Hello dear readers,
In this short article I will talk a little bit about the HTTP and HTTPS protocols. HTTP stands for Hypertext Transfer Protocol and basically every web request (typing a site’s URL in a browser such as Internet Explorer) is done using this protocol. HTTP uses the client-server model in which a client requests something from the server and the server responds with the desired request. You can visualize this protocol as a collection of hyperlinks interconnected. You can learn a lot of things about the functionality of the client-server model by reading my networking fundamentals articles. HTTP uses port 80, if you request a a web content on a different port other than 80, your request will not be routed throughout the Internet. Have you ever seen that even if you type for example ittrainingday.com, your request is automatically redirected to http://ittrainingday.com ? (any request by default is an HTTP request). When you specify a HTTPS request, by default, the port used is 443. We will talk in a second about the main differences between these two protocols. The requests that HTTP can fulfill are the following (taken from Wikipedia http://en.wikipedia.org/wiki/Hypertext_Transfer_Protocol):
- Requests a representation of the specified resource. Requests using GET should only retrieve data and should have no other effect. (This is also true of some other HTTP methods.) The W3C has published guidance principles on this distinction, saying, “Web application design should be informed by the above principles, but also by the relevant limitations.” See safe methods below.
- Asks for the response identical to the one that would correspond to a GET request, but without the response body. This is useful for retrieving meta-information written in response headers, without having to transport the entire content.
- Requests that the server accept the entity enclosed in the request as a new subordinate of the web resource identified by the URI. The data POSTed might be, as examples, an annotation for existing resources; a message for a bulletin board, newsgroup, mailing list, or comment thread; a block of data that is the result of submitting a web form to a data-handling process; or an item to add to a database.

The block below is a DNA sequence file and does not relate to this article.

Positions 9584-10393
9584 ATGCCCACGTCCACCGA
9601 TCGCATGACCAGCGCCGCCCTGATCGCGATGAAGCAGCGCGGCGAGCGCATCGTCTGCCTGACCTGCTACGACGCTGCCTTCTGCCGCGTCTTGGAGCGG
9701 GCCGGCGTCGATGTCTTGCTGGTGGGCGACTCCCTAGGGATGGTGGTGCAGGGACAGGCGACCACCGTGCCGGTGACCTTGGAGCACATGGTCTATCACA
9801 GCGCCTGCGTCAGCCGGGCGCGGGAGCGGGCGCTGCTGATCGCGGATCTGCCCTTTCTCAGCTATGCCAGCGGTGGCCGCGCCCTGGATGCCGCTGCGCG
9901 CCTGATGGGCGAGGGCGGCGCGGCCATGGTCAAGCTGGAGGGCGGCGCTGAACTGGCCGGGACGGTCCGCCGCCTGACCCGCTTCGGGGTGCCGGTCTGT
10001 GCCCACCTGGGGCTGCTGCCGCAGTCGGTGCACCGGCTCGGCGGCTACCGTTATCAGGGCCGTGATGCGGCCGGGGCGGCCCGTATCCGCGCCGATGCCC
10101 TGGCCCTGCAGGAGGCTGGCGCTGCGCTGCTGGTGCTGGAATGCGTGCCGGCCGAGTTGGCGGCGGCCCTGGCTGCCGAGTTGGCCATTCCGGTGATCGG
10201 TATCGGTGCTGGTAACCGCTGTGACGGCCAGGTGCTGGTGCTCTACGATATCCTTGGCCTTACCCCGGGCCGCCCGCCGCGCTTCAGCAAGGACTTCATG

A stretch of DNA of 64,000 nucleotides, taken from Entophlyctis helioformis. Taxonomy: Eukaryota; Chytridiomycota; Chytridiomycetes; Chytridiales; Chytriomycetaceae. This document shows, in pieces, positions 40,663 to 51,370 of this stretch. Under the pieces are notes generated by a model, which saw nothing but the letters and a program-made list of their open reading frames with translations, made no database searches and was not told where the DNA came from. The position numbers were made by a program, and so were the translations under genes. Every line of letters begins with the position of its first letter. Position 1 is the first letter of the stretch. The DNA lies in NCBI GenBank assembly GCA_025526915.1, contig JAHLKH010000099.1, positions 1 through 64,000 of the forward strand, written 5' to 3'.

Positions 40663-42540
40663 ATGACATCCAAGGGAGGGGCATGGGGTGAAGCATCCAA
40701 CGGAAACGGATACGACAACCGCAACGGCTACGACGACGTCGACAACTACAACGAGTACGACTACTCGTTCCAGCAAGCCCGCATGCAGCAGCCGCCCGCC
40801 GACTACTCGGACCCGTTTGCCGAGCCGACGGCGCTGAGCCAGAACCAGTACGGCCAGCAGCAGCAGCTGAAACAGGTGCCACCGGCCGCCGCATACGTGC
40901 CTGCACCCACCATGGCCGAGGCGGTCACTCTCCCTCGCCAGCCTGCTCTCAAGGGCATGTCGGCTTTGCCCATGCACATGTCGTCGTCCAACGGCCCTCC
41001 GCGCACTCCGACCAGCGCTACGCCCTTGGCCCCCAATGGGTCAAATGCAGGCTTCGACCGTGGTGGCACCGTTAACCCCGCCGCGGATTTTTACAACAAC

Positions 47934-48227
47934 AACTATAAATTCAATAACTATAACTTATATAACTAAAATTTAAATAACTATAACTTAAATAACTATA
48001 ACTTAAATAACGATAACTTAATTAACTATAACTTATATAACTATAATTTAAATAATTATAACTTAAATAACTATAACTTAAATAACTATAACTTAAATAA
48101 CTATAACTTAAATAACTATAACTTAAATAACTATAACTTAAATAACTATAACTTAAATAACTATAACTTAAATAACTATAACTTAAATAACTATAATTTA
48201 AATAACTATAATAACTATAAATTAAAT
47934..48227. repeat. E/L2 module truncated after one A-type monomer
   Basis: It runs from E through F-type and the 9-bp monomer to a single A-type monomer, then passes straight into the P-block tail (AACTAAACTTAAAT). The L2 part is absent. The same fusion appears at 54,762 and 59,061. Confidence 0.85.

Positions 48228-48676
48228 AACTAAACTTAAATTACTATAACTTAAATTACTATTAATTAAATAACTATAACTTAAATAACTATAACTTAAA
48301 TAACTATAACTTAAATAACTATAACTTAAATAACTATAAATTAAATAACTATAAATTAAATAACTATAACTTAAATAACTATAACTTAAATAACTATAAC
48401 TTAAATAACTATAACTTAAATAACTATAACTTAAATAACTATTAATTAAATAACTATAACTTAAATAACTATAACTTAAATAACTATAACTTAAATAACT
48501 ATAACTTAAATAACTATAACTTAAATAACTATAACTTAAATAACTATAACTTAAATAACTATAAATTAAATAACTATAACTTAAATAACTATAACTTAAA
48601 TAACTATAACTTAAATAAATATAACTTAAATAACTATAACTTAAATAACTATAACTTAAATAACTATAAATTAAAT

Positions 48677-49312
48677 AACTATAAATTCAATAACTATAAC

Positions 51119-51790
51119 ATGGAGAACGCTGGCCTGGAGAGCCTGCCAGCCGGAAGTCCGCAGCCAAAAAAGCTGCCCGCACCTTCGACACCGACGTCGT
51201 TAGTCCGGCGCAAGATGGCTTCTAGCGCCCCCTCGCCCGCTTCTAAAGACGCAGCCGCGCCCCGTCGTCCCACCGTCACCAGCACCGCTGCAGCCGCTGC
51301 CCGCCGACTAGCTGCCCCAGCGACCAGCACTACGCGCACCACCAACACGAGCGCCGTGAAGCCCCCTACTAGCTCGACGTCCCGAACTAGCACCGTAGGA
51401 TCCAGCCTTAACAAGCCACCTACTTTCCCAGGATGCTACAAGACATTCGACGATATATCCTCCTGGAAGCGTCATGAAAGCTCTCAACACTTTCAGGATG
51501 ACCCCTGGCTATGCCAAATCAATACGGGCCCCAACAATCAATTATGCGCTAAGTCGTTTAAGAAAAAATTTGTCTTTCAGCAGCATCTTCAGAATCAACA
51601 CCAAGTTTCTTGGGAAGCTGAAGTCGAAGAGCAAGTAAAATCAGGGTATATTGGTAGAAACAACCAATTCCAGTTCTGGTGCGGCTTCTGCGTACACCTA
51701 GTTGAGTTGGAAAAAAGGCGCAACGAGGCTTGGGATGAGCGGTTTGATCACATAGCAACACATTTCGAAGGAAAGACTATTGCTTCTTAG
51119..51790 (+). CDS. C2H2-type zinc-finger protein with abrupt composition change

- Requests that the enclosed entity be stored under the supplied URI. If the URI refers to an already existing resource, it is modified; if the URI does not point to an existing resource, then the server can create the resource with that URI.
- Deletes the specified resource.
- Echoes back the received request so that a client can see what (if any) changes or additions have been made by intermediate servers.
- Returns the HTTP methods that the server supports for specified URL. This can be used to check the functionality of a web server by requesting ‘*’ instead of a specific resource.
- Converts the request connection to a transparent TCP/IP tunnel, usually to facilitate SSL-encrypted communication (HTTPS) through an unencrypted HTTP proxy.
- Is used to apply partial modifications to a resource.
How a browser is requesting a webpage is a different topic, but if you are really interested, you can check out my IIS tutorials in which I’ve described how web servers work (at least Microsoft’s web-hosting service or IIS). If you’ve read my networking articles you already know the TCP/IP and the OSI models and how everything is layered. HTTP is a layer 7 concept (Application layer). This protocol is responsible for displaying information so that it can be interpreted by the user.
HTTPS stands for Hypertext Transfer Protocol Secure, is a concept that uses HTTP and SSL when sending and receiving data. By adding the SSL protocol, HTTPS ensures that information sent between the client and the server is not intercepted. SSL or Secure Sockets Layer is a protocol used to encrypt information sent over the public Internet. I will not talk much about this protocol, you will have to know that it provides three main features: authentication, integrity and confidentiality. Authentication is made using asymmetric cryptography with a public and a private key (these keys are exchanged between the client and the server). Confidentiality is made using symmetric encryption and message integrity is done using message authentication codes. You can browse a little on Google to find out more about these mechanisms.
The main differences between HTTP and HTTPS are:
The first and most important is that HTTPS is secure while HTTP sends information in plain text.
HTTP uses port 80 while HTTPS uses port 443.
HTTP operates at the application layer while HTTPS works at the transport layer.
The URL is different in these two protcols: https:// and http://